Russian sources immediately reported that the deployment was successful, and all Russian assault units began confidently pushing the Ukrainians back. Initially, the Ukrainians rapidly lost ground; however, the tide unexpectedly turned.

When the Russians approached the bridge, they were met with overwhelming artillery fire. Trapped in a firestorm, they attempted a breakthrough. This risky operation was assigned to the punitive Storm-Z detachment, primarily composed of prisoners, while soldiers from the 205th and 61st Brigades cleared the houses.

Russians come under Ukrainian artillery fire. Screenshot from video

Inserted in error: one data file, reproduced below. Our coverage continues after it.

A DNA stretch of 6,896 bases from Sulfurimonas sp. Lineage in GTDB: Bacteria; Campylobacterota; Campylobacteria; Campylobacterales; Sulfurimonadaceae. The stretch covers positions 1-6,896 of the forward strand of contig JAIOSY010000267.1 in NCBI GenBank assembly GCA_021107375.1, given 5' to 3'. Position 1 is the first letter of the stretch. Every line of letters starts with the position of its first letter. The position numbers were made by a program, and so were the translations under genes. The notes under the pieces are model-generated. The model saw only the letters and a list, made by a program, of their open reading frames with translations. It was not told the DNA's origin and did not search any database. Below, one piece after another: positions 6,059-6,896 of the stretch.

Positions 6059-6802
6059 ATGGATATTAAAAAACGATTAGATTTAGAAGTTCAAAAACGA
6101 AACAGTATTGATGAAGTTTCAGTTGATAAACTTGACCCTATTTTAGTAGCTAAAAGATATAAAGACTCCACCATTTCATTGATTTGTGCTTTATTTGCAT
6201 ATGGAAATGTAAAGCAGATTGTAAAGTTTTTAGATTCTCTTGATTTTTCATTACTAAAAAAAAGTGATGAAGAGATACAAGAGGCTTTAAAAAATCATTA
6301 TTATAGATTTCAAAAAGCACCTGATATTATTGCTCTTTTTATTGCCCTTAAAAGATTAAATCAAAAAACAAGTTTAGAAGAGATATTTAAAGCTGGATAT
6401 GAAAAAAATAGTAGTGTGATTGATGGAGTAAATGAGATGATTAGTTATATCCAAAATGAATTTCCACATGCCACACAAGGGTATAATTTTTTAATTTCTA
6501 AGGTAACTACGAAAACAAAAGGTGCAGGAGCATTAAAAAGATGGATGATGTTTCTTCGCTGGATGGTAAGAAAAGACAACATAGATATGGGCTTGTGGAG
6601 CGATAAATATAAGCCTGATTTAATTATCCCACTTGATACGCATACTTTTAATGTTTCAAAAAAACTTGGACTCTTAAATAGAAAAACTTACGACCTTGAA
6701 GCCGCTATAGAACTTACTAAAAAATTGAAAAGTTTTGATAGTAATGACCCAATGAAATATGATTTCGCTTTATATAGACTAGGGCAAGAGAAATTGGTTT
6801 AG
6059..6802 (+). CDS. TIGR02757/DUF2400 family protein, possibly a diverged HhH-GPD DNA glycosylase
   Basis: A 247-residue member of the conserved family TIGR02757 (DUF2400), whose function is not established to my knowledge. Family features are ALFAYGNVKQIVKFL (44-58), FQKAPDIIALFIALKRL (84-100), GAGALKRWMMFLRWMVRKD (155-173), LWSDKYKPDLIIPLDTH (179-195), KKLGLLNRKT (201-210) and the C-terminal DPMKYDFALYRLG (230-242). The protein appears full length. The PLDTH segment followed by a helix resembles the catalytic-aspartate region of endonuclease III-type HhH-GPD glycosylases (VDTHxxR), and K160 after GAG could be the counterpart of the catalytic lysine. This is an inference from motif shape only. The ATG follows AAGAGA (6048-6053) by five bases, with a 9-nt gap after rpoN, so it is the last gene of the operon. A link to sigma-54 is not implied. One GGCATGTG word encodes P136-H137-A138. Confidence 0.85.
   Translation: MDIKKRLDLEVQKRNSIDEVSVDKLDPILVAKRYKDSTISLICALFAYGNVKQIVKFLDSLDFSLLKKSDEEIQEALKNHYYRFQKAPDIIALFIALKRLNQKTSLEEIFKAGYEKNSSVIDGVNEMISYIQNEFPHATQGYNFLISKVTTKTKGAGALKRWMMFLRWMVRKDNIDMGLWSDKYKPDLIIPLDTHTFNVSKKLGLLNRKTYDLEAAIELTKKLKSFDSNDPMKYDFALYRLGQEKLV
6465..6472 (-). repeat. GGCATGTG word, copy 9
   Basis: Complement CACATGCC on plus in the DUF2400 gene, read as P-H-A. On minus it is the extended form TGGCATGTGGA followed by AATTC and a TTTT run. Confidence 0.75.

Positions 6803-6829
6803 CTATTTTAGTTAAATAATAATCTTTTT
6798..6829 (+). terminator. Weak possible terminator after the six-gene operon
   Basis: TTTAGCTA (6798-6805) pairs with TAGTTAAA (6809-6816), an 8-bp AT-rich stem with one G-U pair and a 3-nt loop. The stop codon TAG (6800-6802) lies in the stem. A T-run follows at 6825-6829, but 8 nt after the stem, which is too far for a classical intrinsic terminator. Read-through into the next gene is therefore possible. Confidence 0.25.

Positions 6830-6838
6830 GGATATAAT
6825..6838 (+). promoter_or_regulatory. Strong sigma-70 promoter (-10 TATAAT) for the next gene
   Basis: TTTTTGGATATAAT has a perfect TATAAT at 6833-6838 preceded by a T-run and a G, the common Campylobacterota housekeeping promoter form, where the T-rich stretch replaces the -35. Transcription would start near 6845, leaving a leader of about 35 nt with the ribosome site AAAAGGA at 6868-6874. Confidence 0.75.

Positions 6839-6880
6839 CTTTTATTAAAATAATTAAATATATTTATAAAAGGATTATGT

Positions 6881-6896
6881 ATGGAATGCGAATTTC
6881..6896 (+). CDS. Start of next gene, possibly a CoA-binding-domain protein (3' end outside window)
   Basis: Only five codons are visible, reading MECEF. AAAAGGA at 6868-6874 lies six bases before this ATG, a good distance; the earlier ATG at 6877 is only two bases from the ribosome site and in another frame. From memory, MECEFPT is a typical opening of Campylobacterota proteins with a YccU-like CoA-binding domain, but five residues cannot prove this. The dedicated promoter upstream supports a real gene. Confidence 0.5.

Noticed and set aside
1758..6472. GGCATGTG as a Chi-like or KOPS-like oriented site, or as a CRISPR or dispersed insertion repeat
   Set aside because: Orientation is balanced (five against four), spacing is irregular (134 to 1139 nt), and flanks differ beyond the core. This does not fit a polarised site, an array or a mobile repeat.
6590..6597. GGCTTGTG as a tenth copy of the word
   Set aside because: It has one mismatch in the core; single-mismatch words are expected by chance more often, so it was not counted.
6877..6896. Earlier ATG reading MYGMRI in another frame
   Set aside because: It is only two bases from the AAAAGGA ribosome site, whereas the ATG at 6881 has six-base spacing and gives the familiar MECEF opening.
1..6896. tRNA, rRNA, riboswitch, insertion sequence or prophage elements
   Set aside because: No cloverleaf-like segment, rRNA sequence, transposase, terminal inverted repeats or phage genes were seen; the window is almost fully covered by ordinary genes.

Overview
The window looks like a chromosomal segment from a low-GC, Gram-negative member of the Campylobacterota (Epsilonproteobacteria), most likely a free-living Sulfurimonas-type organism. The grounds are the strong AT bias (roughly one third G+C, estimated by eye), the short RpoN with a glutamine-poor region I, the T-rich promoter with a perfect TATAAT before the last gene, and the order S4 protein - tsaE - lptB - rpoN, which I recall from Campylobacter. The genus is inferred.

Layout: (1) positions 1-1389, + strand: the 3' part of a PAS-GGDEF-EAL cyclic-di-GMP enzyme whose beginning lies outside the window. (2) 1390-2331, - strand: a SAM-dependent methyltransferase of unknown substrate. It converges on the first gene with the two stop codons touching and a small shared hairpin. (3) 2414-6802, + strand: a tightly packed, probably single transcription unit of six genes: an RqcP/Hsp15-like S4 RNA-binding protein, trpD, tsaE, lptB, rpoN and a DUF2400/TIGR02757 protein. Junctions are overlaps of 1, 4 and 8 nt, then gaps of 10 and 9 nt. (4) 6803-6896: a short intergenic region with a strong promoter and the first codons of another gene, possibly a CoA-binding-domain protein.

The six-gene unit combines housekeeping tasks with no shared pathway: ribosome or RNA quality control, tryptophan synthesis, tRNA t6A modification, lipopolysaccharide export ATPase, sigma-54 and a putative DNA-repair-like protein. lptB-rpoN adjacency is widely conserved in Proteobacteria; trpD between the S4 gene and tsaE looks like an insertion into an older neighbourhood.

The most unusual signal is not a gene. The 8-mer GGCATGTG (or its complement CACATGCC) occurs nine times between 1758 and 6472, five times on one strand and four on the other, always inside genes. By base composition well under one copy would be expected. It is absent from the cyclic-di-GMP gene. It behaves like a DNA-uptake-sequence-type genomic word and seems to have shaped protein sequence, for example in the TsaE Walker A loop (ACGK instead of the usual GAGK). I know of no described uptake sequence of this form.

The risk did not pay off, and after suffering substantial losses, the Russian forces began their retreat. The Russian command, deciding to double down, reinforced the ground units and initiated a second major axis of advance. The primary assumption was that if Ukrainians were pushing east of the bridge, then their positions west of the bridge were weaker.

Russian sources reported that their operation had stalled, and their troops found themselves in a precarious situation. Ukrainian sources later reported that radio intercepts revealed a reluctance to push without air support, preferably using FAB-500 bombs.

Eventually, it became clear that the desired strike wouldn’t occur, and the Russian forces began a slow retreat, all the while receiving ATGMs in the rear.

In sum, the Ukrainians successfully lured the Russians into a trap, exposing their flanks to fire from the opposite side of the river. Russian analysts blamed the failed operation on poor planning by the Russian command.